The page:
Please don't laugh- but how do I go about cooking a whole chicken?(21 Posts)
<embarrassed from the outset>
I'd really like to know how about you go about either roasting or cooking some other way a whole chicken. I've seen so many re iPods recently where u can get a lot out of cooking say 1 chicken on a Sunday & then using leftovers for pasta dishes, soups etc for the rest of the week but I'm not sure where to start with cooking the chicken! There is just me, DH and one 9 month old DD so I dont need an enormous bird for us but any tips on what to get and then what I with it when I get home? Do I need to buy one of those electric carving knife things my gran has?
Feeling about 12, yours Lizard
Sorry should read recipes not iPods! Now I do sound like I'm 12!
Just put it in the oven for 90 minutes or so at 170C.
Ok, its really easy once you know how. I get my chicken from Iceland, they do 2 small ones for £5.50 which is ample for me, DH and 2 DC
Preheat oven to 180. Put the chicken in a roasting dish and spuds in with it. Drizzle all over with a little olive oil, and cover with foil. Roast for apporx 1 hour, until the juice from the fattest part of the thigh runs clear
Remove what meat you need for Sunday lunch and serve up. Take off whats left of the meat, and wrap well, pop in the fridge to make curry, stew, pasta, whatever later in the week (no more than 3 days)
With the carcass, drop it in a pan of water, add diced onion, carrot, swede, or any other veg, maybe a bit of garlic if you want. Plenty of salt and pepper. Boil for a couple of hours, then leave to cool. Strain everything out, keeping the water. this is stock and can be frozen for up to 3 months and will make the basis of a soup or casserole
Hope that helps
Or, if you have a slowcooker, pop it in there on low for six to eight hours. Stand on three balls of foil so the fat can drain off, season well with salt and pepper, and you're good to go. If you really want to you can also brown it in a pan before putting it in slowcooker, but i
can't be arsed tend not to.
Well, there's a first time for everything, lizard! As I have a chicken in the fridge waiting to be roasted this very evening, this is what I'd do (and, indeed, will do):
Making a note of the weight of the bird first, which should be on the label, take it out of the wrapping (erm...OK, obvious enough) and pat it dry. I like to remove any stray lumps of fat that might be clinging to the skin (rummage about inside a bit) because they just make extra oil that you'll probably want to get rid of.
Put it in a roasting-tray and stuff any of the following up its cavity:
a halved lemon/head of garlic cut in half/generous bunch of herbs such as thyme or rosemary (all of the above, if you like!)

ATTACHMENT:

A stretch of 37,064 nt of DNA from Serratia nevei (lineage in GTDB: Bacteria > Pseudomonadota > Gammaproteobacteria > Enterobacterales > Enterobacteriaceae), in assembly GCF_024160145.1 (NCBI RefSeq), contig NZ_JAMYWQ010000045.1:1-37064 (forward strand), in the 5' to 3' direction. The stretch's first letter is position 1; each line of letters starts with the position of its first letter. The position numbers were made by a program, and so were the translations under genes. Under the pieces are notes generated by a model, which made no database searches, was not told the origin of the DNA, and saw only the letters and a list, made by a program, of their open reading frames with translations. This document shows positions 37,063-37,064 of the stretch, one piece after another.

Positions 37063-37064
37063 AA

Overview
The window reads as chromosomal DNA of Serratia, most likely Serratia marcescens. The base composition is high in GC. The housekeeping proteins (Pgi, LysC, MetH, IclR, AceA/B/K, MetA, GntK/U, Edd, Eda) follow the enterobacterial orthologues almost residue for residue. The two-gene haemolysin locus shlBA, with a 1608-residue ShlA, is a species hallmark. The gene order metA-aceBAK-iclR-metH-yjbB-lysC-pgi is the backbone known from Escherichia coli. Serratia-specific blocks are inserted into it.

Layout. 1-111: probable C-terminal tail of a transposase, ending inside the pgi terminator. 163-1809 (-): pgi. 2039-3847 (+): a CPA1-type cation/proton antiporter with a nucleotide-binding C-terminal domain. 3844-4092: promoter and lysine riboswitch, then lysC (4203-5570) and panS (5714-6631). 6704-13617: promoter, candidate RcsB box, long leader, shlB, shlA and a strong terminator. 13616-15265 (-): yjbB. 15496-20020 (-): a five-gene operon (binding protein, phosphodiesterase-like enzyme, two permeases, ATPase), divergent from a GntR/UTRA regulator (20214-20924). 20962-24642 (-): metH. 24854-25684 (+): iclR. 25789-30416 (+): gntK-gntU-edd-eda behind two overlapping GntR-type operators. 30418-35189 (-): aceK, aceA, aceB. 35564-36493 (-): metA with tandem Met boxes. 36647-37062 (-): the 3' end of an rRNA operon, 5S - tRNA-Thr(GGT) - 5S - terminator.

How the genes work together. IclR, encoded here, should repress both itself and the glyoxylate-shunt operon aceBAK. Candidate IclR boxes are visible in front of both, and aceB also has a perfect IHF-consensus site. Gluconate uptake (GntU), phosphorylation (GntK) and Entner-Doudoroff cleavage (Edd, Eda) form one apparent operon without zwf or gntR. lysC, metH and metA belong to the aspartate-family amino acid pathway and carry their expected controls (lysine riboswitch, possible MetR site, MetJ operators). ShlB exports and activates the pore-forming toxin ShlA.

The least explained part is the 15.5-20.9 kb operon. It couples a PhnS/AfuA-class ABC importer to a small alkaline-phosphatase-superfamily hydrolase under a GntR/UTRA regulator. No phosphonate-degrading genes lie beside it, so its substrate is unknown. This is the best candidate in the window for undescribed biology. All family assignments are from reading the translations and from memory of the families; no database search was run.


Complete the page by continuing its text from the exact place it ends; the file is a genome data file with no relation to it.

Season the chicken's skin generously with salt & pepper.
Place in a pre-heated oven (Gas 5, 190 deg or so) and roast for about an hour and a half if it's an average-sized chicken of around 1.5kg. You can baste it a couple of times if you like (take it out and spoon some of the juices over it while cooking), but there's really no need. It should be done in this time. To make sure, get a sharp knife and stick it into the chicken leg where it meets the body. The juices (there should be some!) ought to be clear. If they're pink, ie still a bit bloody (sorry), stick it back in the oven for a while longer.
Remember not to carve it for 15 mins or so after it's done - you can cover it with foil to keep it hot. That way it'll be good and juicy. You don't need an electric carving knife, which imho just reduce any meat to stringy shreds. Just use a good sharp knife.
Actually I'm feeling hungry now!
There's no great mystery about this and if you Google Jamie Oliver, Nigel Slater, or any of that lot, they all have recipes for basic roast chicken. There are variations and you can roast extra veg in the pan with it if you like, but basic is fine.
Remember that if you buy a supermarket chicken it will probably say on the wrapper how long to cook it for, and at what temperature.
Shove half a lemon, some herbs (thyme works well) or some garlic in the body cavity. If you like a crispy skin, pat a little flour over the chicken skin. Or you could rub a little oil on it. Sprinkle some salt on the chicken, put it in a roasting pan and put it in an oven preheated to 180 degrees C. Cook for an hour or so, then check if it's cooked. Do this by putting a sharp knife into the meaty part of the thigh between the leg and breast. If the juices bubble up pink, put it back in for 10 mins and check again.